Saturday, July 22, 2017

Family Studies Part 1: History, Geography and Science

One of the advantages of homeschooling is that my children can learn many of the same topics together.  Of course they each have their own individual skill based subjects--math, spelling, grammar, the like.  However, there's something special about that one room schoolhouse feel that can be provided with a living education.  Many subjects are less dependent on age and sequential skills and can be enjoyed together, giving us more to discuss and share with each other!  That means, our history, science, geography, literature and more are all done through living resources, and we do them together!

Curriculum Choices - History, Geography and Science
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I think this is our lineup for the year.  I have honestly changed my mind a few times over the last several weeks and bounced back and forth a little on this decision, but I think I've figured out loosely what I want to "do" this year!  These are the subjects that my 5th and 3rd graders will be doing together . . . though I'll be adapting as necessary to make them all more Charlotte Mason friendly. {For the record, I would call us eclectic with a CM influence.}

A History of Science - Beautiful Feet Books
When I first saw this course, I knew I wanted to try it.  It just looked delectable!  When we started Early American History last year, I found myself on the website looking at it, and Elliott said "I want to do that one!"  The boys love science.  Their favorite book from history last year was the Benjamin Franklin biography.  I'm really excited for this course.  I just had to wait until Emory was old enough for it.  It is written for 3rd-7th grade, with a suggested pace of 3 lessons/week for middle schoolers, but a slower pace for younger students.  We're going to loop it with the geography, so it might take us longer than a year and I'm okay with that.  It's a pretty heavy course and I'd rather go slow and enjoy it, then feel we have to cram it all in by some arbitrary deadline.  We will get a lot of history through the biographical approach, while still studying the scientific principles of many scientists.  It appears to cover a wide variety of topics, giving us a general overview year (or more) for science.  History and science, all rolled into pretty living books?  Yes, please!

A History of Science from Beautiful Feet Books

Geography through Literature - Beautiful Feet Books
I've been wanting to try this one for awhile too!  We already own a couple of the Holling C. Holling books and they are great, but I haven't been able to use them to their full potential.  I think the boys will love the mapping, so I ordered them both a set of maps.  This is a robust course if completely fleshed out, and could easily be expanded into a history/science/geography literature study if you wanted.  It very much reminds me of Five in a Row, in that sense.

Geography through Literature from Beautiful Feet Books

Five in a Row - Mixed Volumes 
We will continue to intersperse FIAR as desired.  These books are just lovely for all ages!  It makes me a little sad when I hear parents say their child is too old for picture books.  Surely we are never too old to appreciate a well-written and beautifully illustrated book!  I'll probably also use some of the other books that we aren't specifically rowing for the basis of some of our literature/language arts as well, especially Beyond for Elliott.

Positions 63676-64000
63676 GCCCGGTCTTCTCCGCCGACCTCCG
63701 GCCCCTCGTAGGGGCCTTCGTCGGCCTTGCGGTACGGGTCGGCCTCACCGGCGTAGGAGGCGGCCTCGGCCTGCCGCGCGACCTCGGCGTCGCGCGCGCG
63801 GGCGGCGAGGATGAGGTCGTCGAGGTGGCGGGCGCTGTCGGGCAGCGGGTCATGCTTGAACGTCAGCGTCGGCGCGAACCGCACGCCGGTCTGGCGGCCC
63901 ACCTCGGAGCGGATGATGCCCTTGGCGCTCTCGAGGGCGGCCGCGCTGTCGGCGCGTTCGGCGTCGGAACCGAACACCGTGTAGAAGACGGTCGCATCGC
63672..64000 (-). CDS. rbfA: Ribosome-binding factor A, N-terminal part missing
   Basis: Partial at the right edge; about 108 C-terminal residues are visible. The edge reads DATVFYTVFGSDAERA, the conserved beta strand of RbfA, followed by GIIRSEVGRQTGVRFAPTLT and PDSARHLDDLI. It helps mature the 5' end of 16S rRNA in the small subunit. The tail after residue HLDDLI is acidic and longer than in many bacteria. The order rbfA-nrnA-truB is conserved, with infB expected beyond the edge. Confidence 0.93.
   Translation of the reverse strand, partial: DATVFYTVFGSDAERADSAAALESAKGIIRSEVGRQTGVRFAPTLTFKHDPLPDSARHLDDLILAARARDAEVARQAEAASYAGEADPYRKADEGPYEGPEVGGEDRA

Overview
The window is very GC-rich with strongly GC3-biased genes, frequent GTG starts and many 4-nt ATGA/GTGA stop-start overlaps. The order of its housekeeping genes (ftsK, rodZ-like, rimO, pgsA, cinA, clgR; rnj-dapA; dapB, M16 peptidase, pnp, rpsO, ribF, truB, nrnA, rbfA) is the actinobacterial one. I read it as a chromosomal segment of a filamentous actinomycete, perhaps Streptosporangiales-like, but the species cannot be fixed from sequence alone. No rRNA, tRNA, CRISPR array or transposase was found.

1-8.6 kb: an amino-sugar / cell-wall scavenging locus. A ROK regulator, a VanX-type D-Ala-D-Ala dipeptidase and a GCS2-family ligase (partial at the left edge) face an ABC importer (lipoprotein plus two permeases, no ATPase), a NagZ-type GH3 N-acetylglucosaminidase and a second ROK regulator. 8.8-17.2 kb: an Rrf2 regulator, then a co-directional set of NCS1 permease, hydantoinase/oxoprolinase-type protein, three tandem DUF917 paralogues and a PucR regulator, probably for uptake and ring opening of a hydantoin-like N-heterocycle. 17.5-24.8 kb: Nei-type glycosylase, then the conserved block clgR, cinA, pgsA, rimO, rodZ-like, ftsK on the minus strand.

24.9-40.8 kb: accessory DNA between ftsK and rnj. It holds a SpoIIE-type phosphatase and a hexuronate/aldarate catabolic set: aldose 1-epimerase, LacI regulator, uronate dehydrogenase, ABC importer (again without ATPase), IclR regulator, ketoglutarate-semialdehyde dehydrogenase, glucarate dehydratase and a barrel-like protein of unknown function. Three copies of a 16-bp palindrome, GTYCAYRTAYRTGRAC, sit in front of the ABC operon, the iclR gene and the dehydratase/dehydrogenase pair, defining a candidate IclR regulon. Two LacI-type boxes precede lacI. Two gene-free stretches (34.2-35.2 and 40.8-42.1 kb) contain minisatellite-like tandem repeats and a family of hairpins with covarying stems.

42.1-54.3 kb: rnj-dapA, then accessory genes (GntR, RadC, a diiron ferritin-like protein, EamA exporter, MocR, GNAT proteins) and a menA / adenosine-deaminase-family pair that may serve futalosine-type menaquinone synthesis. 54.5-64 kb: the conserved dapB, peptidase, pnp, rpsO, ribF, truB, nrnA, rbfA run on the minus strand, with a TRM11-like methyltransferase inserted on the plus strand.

Five in a Row and Beyond Five in a Row

World History

We are using A History of Science for science, but because it uses the biographical approach and includes so much history, I don't want to overload the kids at this age with another full history curriculum.  I feel like the better option is to start with some "overview" living books and see where that takes us.  I bought this book, A Little History of the World by E.H. Gombrich, to use as a spine. I found good reviews and felt like it was the best choice for our needs. If we find specific interest in a topic, I have plenty of resources (Great Empires, ARTistic Pursuits, various reference books, etc) to expand, and of course we'll add living books and documentaries.

Elliott will also be keeping a Book of Centuries for all subjects, and this will help with the cohesiveness of study.

Nature Study
I reviewed this awhile back for The Old Schoolhouse Magazine (I need to get my review posted on the blog!) but I've been inconsistent with using it. It has weekly nature study ideas, discussion starters, and journaling ideas.  Just a few of the extras include book suggestions, a poem, an art print to look up, and several craft, journaling or observational extension activities.  Although nature study is an all-ages endeavor, and this curriculum is adaptable for all ages, I wouldn't hesitate to recommend this for someone who wanted a "curriculum" for Pre-K or Kindergarten.  I have not been the most consistent with nature study, but I'm adamant to buckle down on all of the enrichment subjects that make a Charlotte Mason education so rich.

Small Adventures Journal by Keiko Brodeur
I bought both boys one of these journals, because we do a lot of impromptu nature study through our outdoor time, but as I said, I struggle with intentional studies.  The journals have some interesting prompts to help us get started, but I think the boys can do it fairly independently without much guidance from me, so this is something they can do on their own if they wish. Since some of the activities will need to be recorded in a separate book, they'll use these in conjunction with their regular nature journals.

I have more to share - more literature, fine arts and other enrichment studies, as well as the boys' 3rd and 5th grade curriculum choices, but I have already written about Eleanor's Pre-K Plans.

Pre-K Plans

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